Send to

Choose Destination
PLoS One. 2018 Mar 21;13(3):e0193495. doi: 10.1371/journal.pone.0193495. eCollection 2018.

Assessment of genetic diversity, population structure, and gene flow of tigers (Panthera tigris tigris) across Nepal's Terai Arc Landscape.

Author information

Department of Fish and Wildlife Conservation, Virginia Tech, Blacksburg, Virginia, United States of America.
Center for Molecular Dynamics Nepal, Thapathali-11, Kathmandu, Nepal.
Department of National Parks and Wildlife Conservation, Kathmandu, Nepal.
Environment Team, U.S. Agency for International Development, Kathmandu, Nepal.
American Natural History Museum, New York City, New York, United States of America.
Department of Fish and Wildlife Sciences, University of Idaho, Moscow, Idaho, United States of America.
School of Environment, Griffith University, Nathan, Queensland, Australia.


With fewer than 200 tigers (Panthera tigris tigris) left in Nepal, that are generally confined to five protected areas across the Terai Arc Landscape, genetic studies are needed to provide crucial information on diversity and connectivity for devising an effective country-wide tiger conservation strategy. As part of the Nepal Tiger Genome Project, we studied landscape change, genetic variation, population structure, and gene flow of tigers across the Terai Arc Landscape by conducting Nepal's first comprehensive and systematic scat-based, non-invasive genetic survey. Of the 770 scat samples collected opportunistically from five protected areas and six presumed corridors, 412 were tiger (57%). Out of ten microsatellite loci, we retain eight markers that were used in identifying 78 individual tigers. We used this dataset to examine population structure, genetic variation, contemporary gene flow, and potential population bottlenecks of tigers in Nepal. We detected three genetic clusters consistent with three demographic sub-populations and found moderate levels of genetic variation (He = 0.61, AR = 3.51) and genetic differentiation (FST = 0.14) across the landscape. We detected 3-7 migrants, confirming the potential for dispersal-mediated gene flow across the landscape. We found evidence of a bottleneck signature likely caused by large-scale land-use change documented in the last two centuries in the Terai forest. Securing tiger habitat including functional forest corridors is essential to enhance gene flow across the landscape and ensure long-term tiger survival. This requires cooperation among multiple stakeholders and careful conservation planning to prevent detrimental effects of anthropogenic activities on tigers.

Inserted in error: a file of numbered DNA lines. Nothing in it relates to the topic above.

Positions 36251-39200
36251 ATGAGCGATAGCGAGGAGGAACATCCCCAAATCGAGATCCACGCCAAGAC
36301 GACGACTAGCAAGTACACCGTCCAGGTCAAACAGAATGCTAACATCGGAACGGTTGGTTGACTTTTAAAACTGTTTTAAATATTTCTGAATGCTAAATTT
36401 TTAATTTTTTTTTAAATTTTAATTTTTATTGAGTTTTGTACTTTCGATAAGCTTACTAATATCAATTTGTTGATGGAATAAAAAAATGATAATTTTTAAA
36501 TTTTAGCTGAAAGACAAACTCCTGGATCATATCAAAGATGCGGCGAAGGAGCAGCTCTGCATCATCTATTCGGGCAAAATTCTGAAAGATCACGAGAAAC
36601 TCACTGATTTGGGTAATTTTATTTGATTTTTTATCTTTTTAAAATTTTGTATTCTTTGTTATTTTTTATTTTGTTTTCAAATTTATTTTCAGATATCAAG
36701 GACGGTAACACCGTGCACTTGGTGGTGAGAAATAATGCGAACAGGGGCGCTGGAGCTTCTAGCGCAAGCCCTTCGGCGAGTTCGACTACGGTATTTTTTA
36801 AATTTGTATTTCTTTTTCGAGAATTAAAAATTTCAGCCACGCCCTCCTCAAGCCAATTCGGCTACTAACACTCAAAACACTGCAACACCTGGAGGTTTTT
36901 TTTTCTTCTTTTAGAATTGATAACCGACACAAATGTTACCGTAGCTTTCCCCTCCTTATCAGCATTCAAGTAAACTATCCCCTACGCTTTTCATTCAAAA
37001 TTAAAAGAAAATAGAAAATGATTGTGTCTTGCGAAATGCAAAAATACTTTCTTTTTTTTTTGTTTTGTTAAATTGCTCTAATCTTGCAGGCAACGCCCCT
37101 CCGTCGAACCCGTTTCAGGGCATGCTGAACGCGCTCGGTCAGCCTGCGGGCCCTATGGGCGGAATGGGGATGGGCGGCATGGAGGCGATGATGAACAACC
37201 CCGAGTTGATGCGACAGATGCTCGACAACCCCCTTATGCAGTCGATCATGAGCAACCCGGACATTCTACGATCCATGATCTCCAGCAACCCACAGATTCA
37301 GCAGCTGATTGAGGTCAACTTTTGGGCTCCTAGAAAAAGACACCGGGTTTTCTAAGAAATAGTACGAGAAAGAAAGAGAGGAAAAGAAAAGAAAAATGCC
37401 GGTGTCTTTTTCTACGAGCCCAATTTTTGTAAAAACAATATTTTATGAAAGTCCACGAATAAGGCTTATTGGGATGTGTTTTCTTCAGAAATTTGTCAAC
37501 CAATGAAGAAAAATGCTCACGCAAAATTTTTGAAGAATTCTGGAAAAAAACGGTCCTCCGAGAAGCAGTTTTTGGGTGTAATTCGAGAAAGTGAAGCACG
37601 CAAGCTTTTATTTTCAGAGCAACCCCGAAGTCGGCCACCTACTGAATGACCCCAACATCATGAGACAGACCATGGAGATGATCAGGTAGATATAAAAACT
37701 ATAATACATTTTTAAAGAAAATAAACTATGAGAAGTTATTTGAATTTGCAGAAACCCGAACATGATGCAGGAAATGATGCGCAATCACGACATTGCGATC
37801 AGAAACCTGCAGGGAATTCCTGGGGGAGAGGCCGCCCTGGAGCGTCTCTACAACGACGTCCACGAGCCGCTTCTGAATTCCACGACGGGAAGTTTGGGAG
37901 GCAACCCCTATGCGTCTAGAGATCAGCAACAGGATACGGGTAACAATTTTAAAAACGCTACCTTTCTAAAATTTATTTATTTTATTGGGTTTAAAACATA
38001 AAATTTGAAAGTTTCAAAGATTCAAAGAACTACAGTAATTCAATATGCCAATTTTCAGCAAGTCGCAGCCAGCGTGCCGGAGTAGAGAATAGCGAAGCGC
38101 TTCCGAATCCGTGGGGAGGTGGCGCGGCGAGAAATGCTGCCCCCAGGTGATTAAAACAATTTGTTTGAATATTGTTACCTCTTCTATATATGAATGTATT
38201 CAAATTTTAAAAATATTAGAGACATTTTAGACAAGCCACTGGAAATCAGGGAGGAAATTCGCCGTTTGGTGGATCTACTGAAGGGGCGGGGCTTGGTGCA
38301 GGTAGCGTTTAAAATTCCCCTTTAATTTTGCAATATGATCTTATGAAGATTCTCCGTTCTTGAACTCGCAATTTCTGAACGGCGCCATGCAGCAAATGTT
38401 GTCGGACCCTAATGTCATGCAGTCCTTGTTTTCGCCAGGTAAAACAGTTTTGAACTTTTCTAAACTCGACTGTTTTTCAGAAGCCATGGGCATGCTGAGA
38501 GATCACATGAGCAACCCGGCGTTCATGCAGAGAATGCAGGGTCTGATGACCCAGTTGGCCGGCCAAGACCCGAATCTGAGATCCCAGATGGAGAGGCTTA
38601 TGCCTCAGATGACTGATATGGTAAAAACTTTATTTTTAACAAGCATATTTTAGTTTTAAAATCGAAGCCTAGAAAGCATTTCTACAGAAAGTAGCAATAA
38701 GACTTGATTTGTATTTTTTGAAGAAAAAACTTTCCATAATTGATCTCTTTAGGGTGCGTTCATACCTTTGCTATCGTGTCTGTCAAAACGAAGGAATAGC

[Indexed for MEDLINE]
Free PMC Article

Supplemental Content

Full text links

Icon for Public Library of Science Icon for PubMed Central
Loading ...
Support Center